One of the greatest strengths of comics as a form is its ability to communicate experiences with a profound eloquence in an often concise and deceptively minimalist way. Huda Fahmy’s Yes, I’m Hot in This: The Hilarious Truth about Life in a Hijab is a collection I discovered when looking for more titles to include in our Comics and Islam resource list at Broken Frontier. Fahmy has gone on to produce a number of other autobio books which we will look to cover in the coming months at BF but today we will start at an earlier part of her comics practice.
Yes, I’m Hot in This sees Fahmy largely using something of a traditional newspaper strip-style format of set-up, build-up and punchline, alongside shorter observational humour to communicate her experiences of life as a Muslim American woman. There are the misconceptions about Muslim life that readers will no doubt expect to see explored here but they sit side by side with some beautifully paced gags. Replying to a small child asking why she’s dressed all in black with the retort “Cuz I’m Batman” or a wonderful diagrammatic joke about what’s really under her hijab, which includes sweat wipers and theft-deterring snakes among other things.
The strength of Fahmy’s storytelling is that her strips can be cutting and to the point but are often framed with either such a gentle wit or with a world-weary resignation that they become all the more endearing for it. And yet, of course, there’s also the constant reminder of the prejudice she faces as a woman in a Hijab which she does not shirk from depicting. It’s this combination of the comedic and stark reality that ensures Yes, I’m Hot in This forges such a close link between reader and page. Muslim experiences at airports, facing constant microaggressions, family expectations, moments of solidarity, and the ever present question of “But where are you really from?” are just some of the experiences explored herein.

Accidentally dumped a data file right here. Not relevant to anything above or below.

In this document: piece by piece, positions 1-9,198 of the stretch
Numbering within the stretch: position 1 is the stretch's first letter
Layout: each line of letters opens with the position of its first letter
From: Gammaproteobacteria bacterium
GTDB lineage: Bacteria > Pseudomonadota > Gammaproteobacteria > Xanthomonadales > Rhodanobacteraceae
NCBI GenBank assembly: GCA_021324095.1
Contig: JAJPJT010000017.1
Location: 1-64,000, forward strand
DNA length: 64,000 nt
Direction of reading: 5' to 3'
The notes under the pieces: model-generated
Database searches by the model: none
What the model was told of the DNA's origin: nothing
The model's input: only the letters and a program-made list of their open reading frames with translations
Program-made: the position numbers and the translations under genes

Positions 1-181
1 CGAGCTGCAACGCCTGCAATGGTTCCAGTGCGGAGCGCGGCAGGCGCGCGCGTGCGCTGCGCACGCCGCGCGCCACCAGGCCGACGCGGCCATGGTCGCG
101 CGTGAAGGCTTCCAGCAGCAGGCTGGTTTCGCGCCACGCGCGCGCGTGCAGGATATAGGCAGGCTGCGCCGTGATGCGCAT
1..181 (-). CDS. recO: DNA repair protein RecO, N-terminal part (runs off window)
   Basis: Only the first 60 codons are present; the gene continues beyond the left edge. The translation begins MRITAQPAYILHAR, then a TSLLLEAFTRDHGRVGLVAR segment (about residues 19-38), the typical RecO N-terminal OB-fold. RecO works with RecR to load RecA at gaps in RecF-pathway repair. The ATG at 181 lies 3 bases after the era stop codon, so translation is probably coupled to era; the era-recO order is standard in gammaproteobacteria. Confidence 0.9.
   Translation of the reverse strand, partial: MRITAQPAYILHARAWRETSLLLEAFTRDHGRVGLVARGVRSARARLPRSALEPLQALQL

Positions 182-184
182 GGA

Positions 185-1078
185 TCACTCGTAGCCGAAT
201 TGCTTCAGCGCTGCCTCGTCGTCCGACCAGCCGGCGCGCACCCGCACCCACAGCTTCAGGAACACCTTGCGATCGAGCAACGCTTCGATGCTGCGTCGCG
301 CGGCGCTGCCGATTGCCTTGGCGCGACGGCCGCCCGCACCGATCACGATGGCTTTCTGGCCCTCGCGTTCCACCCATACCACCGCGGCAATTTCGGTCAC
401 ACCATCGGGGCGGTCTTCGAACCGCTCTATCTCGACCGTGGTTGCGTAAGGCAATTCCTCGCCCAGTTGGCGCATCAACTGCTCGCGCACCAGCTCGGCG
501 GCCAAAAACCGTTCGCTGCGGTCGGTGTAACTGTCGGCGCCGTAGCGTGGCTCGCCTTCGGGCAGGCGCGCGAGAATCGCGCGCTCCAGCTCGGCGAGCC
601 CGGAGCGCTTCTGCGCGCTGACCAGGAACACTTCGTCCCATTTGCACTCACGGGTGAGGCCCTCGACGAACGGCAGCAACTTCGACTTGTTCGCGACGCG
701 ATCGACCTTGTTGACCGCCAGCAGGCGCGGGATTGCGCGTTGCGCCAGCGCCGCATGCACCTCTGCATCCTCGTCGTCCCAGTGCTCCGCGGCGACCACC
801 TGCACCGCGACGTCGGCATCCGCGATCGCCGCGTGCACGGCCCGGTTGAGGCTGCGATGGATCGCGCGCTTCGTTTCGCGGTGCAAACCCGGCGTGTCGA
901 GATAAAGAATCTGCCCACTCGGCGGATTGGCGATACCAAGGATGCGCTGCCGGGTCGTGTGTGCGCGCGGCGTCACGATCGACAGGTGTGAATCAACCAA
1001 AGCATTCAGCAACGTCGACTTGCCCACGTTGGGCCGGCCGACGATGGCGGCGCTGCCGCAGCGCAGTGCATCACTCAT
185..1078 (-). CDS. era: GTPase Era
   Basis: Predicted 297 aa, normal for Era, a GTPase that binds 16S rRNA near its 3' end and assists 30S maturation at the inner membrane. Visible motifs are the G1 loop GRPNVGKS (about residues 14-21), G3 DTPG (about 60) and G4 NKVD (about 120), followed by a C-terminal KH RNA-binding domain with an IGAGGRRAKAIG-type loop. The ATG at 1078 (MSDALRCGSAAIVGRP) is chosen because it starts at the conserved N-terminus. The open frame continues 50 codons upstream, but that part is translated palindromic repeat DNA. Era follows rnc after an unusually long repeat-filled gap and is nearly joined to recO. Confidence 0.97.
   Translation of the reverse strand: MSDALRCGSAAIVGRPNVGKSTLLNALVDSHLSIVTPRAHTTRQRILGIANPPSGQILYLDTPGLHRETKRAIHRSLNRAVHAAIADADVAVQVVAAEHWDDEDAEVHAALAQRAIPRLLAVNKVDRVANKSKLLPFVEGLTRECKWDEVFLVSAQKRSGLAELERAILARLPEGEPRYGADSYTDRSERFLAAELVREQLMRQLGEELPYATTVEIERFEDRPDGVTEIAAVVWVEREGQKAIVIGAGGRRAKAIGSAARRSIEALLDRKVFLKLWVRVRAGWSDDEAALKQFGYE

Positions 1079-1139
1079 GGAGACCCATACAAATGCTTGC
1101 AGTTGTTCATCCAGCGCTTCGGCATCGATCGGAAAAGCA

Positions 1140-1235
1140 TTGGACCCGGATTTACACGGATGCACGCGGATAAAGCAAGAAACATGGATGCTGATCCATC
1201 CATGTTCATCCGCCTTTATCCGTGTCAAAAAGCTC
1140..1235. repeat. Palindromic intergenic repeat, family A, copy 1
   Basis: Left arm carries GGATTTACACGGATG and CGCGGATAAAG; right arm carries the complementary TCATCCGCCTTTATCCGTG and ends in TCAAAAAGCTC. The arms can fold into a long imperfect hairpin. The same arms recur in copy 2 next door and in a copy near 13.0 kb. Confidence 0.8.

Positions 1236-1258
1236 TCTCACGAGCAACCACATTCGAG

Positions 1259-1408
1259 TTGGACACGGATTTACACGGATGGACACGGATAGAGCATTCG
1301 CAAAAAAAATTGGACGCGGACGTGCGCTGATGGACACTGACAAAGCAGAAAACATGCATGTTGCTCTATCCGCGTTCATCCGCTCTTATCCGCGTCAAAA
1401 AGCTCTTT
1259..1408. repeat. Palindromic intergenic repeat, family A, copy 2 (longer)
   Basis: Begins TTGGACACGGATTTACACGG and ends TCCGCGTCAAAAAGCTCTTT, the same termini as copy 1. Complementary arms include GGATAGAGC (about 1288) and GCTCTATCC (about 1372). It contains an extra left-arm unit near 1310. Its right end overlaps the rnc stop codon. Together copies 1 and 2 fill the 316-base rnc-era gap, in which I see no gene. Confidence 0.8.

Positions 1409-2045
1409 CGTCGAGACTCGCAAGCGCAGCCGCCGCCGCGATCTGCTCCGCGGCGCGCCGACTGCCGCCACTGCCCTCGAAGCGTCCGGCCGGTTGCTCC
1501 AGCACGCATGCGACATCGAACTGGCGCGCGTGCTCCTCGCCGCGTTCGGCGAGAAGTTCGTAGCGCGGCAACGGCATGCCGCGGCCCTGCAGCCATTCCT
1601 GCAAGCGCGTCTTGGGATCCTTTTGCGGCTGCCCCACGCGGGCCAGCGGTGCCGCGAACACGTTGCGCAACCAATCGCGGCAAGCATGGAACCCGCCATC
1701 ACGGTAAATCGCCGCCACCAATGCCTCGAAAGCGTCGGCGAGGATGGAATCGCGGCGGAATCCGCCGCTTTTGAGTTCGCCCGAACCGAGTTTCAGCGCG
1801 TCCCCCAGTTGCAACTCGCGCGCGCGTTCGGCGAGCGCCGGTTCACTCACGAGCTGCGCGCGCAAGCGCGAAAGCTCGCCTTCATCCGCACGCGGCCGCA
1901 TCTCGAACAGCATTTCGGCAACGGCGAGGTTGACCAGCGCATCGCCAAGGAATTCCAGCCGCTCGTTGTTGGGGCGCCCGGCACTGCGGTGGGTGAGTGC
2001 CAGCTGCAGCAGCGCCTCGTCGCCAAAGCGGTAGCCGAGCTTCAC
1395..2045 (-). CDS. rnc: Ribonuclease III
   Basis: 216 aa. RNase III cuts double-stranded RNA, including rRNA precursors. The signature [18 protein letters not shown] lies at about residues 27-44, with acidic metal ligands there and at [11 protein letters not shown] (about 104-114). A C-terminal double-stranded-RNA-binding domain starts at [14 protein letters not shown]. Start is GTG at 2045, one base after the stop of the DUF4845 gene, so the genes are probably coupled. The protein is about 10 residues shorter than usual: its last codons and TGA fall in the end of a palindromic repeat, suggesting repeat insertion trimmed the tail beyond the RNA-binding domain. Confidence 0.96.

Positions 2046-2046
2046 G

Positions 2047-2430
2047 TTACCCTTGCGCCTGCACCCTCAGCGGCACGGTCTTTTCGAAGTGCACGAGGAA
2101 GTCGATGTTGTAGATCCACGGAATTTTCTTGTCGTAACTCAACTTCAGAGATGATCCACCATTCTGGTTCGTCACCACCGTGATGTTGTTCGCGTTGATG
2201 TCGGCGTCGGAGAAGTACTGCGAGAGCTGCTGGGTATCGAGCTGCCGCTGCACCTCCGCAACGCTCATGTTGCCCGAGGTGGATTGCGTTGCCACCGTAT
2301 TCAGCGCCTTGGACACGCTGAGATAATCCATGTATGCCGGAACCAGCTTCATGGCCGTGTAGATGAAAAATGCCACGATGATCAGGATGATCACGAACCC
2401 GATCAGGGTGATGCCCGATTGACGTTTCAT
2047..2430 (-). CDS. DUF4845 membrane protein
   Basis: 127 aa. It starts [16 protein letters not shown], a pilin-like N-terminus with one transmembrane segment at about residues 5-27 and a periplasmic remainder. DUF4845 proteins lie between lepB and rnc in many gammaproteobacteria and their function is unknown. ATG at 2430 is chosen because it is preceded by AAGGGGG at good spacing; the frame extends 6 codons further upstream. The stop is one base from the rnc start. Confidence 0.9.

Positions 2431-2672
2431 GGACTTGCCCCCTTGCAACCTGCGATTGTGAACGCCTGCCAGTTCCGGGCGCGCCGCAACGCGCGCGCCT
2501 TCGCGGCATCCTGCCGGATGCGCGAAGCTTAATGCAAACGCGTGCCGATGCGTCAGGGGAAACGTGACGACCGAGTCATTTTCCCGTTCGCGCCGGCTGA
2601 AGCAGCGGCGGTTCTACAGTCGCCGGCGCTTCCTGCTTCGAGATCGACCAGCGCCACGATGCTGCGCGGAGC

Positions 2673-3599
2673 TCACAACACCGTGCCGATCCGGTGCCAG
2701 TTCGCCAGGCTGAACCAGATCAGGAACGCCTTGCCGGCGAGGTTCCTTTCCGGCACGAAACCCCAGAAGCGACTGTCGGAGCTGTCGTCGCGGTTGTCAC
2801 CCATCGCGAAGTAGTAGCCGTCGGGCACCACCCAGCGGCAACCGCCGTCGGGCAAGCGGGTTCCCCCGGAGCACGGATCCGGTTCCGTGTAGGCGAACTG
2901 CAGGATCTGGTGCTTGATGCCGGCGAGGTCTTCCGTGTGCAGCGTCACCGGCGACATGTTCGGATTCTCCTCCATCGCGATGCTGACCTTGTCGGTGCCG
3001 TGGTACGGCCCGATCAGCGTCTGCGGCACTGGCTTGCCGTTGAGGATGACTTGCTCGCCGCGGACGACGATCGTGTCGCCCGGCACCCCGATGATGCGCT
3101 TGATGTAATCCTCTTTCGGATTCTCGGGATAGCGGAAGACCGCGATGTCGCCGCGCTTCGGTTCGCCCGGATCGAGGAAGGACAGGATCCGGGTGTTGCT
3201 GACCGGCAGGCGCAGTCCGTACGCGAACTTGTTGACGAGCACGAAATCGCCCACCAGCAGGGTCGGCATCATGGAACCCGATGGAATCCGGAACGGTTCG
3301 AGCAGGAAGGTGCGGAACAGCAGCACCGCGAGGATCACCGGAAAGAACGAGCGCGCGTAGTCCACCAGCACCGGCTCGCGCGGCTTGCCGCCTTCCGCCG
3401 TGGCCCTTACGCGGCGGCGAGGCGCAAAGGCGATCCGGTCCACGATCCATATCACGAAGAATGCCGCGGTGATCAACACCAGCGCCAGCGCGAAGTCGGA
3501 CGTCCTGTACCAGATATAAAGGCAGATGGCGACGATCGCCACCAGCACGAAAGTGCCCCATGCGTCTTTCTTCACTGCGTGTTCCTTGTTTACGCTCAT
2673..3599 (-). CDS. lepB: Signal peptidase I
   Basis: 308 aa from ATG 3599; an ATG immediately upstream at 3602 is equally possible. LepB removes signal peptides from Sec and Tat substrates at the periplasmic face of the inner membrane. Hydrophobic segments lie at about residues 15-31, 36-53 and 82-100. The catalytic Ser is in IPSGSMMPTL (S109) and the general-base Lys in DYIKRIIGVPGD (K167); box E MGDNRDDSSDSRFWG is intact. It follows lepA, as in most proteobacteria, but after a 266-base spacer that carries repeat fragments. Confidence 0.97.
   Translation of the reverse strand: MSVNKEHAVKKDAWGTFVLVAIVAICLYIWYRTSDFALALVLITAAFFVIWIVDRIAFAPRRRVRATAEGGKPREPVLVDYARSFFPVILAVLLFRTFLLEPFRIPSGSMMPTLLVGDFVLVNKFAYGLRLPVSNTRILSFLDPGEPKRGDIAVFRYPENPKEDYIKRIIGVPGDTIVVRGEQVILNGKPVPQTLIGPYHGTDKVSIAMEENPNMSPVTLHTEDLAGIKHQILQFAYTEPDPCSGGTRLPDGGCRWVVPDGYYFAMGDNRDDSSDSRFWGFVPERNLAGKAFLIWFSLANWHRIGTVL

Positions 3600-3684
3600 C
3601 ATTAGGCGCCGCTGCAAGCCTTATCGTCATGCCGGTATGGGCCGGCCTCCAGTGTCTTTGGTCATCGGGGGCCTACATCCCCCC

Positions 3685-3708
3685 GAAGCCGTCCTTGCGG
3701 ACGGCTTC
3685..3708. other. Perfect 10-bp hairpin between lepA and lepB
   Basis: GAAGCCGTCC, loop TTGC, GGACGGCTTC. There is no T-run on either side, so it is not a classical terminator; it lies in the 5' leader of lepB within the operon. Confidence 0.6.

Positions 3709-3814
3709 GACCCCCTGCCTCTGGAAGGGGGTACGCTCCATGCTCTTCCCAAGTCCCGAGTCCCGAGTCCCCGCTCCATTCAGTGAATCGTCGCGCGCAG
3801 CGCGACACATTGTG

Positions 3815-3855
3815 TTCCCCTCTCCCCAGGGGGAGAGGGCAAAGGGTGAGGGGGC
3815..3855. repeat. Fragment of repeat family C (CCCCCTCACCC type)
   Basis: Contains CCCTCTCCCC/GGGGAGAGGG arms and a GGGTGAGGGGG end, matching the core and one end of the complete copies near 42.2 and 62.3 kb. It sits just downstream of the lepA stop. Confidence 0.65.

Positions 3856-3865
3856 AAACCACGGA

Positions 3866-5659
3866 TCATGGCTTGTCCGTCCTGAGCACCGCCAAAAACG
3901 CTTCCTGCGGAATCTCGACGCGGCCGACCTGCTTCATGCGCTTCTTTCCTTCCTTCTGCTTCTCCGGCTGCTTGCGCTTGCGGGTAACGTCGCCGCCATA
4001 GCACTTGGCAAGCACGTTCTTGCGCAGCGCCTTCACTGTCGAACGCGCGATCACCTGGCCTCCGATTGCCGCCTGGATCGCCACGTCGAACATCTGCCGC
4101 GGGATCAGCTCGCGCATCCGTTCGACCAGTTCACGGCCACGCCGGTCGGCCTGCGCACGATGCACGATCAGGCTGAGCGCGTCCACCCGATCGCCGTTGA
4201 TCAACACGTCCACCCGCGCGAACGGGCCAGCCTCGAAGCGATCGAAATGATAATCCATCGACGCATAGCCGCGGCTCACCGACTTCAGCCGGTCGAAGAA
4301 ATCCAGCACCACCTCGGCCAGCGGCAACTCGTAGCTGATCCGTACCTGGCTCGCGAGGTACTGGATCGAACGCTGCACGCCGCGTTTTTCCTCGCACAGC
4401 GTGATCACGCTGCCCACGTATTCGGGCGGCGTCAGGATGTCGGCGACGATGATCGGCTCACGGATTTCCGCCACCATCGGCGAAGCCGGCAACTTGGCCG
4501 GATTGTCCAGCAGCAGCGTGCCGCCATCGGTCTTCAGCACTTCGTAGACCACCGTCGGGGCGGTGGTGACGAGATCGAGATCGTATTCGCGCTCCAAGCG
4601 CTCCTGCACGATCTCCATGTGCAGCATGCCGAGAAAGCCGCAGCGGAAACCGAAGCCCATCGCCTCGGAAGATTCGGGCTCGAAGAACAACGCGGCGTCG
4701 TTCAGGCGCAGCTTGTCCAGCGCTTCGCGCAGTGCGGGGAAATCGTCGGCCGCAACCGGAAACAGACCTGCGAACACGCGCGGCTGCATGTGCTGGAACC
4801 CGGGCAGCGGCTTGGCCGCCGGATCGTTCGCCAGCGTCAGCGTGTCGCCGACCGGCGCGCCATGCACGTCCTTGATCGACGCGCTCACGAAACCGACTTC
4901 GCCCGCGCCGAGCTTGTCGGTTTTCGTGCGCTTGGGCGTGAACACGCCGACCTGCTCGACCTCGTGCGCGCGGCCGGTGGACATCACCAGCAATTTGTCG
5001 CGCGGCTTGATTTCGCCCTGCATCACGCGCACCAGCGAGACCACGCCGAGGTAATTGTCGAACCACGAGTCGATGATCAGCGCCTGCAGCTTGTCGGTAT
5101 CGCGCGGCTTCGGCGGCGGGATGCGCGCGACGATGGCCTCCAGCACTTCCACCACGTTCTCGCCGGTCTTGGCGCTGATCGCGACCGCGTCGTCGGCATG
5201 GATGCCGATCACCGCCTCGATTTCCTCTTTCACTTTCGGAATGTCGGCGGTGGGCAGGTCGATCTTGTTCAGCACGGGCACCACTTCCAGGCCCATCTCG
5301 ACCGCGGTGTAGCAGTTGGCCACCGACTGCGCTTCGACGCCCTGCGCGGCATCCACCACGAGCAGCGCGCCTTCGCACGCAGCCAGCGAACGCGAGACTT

While Yes, I’m Hot in This is a little older than the titles we usually review at Broken Frontier our growing commitment to building up our socially relevant comics resource lists (a number of them are listed further down this article) ensures it’s a vital collection to give space to here. We will be returning Huda Fahmy’s practice again in the weeks to come.
Huda Fahmy (W/A) • Adams Media, £9.99
Review by Andy Oliver